This obviously resonates with me and while a lot of that may just be socio-cultural determinism, I think there is a lot of truth about what you are saying. The rural areas of France and southern Italy are excellent examples because they never embraced the purposive logic of industrial modernity in the same way as the United States or England so there actually exists a kind of pre-modern (or actually anti-modern) aura about those places that is, for me at least, the most romantic thing in the world.

Unfortunately, the French appear acquiescent to Macron's reforms. He is already succeeding in his efforts to privatize the rail industry and eliminate pensions for new hires and his legislation enjoys ~60% approval within the country. Commence the Silicon Valley-ization of the Loire Valley!
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Postby jalapeño ranch » Tue Jun 12, 2018 11:33 pm

Autarch wrote:
jalapeño ranch wrote:Won’t that fuck up voting pretty bad? Glad I’m still in California.


it would give dems more senators and more electoral votes.

Oh nice, let’s do this!
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Postby saranclaps » Tue Jun 12, 2018 11:37 pm

Autarch wrote:
jalapeño ranch wrote:Won’t that fuck up voting pretty bad? Glad I’m still in California.


it would give dems more senators and more electoral votes.
More senators yes, not sure about the other.
Real Love wrote:every once in a while saranclaps will try to do a funny and it's an extremely off note but I'm not totally convinced he's aware of what is happening
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Postby delgriffith » Tue Jun 12, 2018 11:44 pm

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Postby Big Oil » Tue Jun 12, 2018 11:49 pm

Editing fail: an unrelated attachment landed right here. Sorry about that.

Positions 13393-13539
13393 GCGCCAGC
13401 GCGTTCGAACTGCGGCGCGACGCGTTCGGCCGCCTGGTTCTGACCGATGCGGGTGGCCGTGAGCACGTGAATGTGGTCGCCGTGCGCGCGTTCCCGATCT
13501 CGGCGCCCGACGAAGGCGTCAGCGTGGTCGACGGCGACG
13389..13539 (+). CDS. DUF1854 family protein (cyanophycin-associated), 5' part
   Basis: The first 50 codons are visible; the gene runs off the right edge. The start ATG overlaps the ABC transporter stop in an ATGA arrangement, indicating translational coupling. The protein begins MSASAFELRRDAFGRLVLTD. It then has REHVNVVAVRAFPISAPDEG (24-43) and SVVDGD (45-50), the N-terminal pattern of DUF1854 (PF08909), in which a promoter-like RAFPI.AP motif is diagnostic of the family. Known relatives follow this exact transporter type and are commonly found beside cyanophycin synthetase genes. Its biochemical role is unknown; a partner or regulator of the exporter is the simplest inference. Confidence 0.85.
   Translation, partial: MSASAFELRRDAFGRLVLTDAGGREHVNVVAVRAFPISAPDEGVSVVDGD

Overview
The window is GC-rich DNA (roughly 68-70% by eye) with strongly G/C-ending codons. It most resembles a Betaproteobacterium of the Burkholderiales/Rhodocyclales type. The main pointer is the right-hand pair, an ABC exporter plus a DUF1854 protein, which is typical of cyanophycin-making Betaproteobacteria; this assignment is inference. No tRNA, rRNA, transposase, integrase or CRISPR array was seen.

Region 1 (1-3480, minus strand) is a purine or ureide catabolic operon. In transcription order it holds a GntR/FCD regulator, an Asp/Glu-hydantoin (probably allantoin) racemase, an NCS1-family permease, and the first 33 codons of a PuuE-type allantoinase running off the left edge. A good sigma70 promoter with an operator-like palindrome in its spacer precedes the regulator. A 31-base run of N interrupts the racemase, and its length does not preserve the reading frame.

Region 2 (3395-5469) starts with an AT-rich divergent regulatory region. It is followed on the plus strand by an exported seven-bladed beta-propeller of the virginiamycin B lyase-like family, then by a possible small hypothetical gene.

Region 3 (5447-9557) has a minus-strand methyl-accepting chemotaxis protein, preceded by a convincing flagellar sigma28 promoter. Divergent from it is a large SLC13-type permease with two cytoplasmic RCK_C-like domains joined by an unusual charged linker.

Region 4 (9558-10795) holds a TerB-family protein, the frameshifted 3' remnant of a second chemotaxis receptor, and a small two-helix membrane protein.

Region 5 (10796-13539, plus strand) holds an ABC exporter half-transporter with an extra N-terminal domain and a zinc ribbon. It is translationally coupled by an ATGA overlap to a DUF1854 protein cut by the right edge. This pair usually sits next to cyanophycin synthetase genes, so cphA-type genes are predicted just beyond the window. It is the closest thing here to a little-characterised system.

saranclaps wrote:
Autarch wrote:
jalapeño ranch wrote:Won’t that fuck up voting pretty bad? Glad I’m still in California.


it would give dems more senators and more electoral votes.
More senators yes, not sure about the other.

...
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Postby palmer eldritch » Tue Jun 12, 2018 11:52 pm

instead they should merge montana with wyoming and the two dakotas together
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Postby palmer eldritch » Tue Jun 12, 2018 11:53 pm

do we need two dakotas? we're barely using them
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Postby palmer eldritch » Tue Jun 12, 2018 11:54 pm

and then make dc a state. ima fix federalism
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Postby palmer eldritch » Tue Jun 12, 2018 11:55 pm

add puerto rico and we don't even need to change the flag
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Postby Tar Pit » Tue Jun 12, 2018 11:55 pm

Big Oil wrote:hell yeah let's do this


40 million dagger
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Postby KALM » Tue Jun 12, 2018 11:55 pm